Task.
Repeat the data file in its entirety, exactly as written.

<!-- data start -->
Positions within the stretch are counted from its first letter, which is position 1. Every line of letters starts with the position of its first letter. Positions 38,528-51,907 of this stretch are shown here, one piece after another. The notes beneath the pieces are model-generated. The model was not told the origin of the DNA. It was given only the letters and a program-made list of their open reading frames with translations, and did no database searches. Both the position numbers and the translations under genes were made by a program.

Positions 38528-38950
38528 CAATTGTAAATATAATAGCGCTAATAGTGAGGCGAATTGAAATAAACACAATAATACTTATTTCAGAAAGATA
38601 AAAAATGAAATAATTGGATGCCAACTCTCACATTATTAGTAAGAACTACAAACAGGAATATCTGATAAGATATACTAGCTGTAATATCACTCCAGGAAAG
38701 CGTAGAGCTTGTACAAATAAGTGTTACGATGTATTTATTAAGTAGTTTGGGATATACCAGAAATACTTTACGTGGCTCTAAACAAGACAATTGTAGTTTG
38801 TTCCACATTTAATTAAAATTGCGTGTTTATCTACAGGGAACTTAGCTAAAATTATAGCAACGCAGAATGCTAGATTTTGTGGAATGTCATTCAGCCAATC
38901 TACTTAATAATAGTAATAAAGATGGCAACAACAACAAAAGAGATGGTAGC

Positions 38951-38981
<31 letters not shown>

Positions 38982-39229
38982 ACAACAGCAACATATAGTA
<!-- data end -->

Positions within the stretch are counted from its first letter, which is position 1. Every line of letters starts with the position of its first letter. Positions 38,528-51,907 of this stretch are shown here, one piece after another. The notes beneath the pieces are model-generated. The model was not told the origin of the DNA. It was given only the letters and a program-made list of their open reading frames with translations, and did no database searches. Both the position numbers and the translations under genes were made by a program.

Positions 38528-38950
38528 CAATTGTAAATATAATAGCGCTAATAGTGAGGCGAATTGAAATAAACACAATAATACTTATTTCAGAAAGATA
38601 AAAAATGAAATAATTGGATGCCAACTCTCACATTATTAGTAAGAACTACAAACAGGAATATCTGATAAGATATACTAGCTGTAATATCACTCCAGGAAAG
38701 CGTAGAGCTTGTACAAATAAGTGTTACGATGTATTTATTAAGTAGTTTGGGATATACCAGAAATACTTTACGTGGCTCTAAACAAGACAATTGTAGTTTG
38801 TTCCACATTTAATTAAAATTGCGTGTTTATCTACAGGGAACTTAGCTAAAATTATAGCAACGCAGAATGCTAGATTTTGTGGAATGTCATTCAGCCAATC
38901 TACTTAATAATAGTAATAAAGATGGCAACAACAACAAAAGAGATGGTAGC

Positions 38951-38981
<31 letters not shown>

Positions 38982-39229
38982 ACAACAGCAACATATAGTA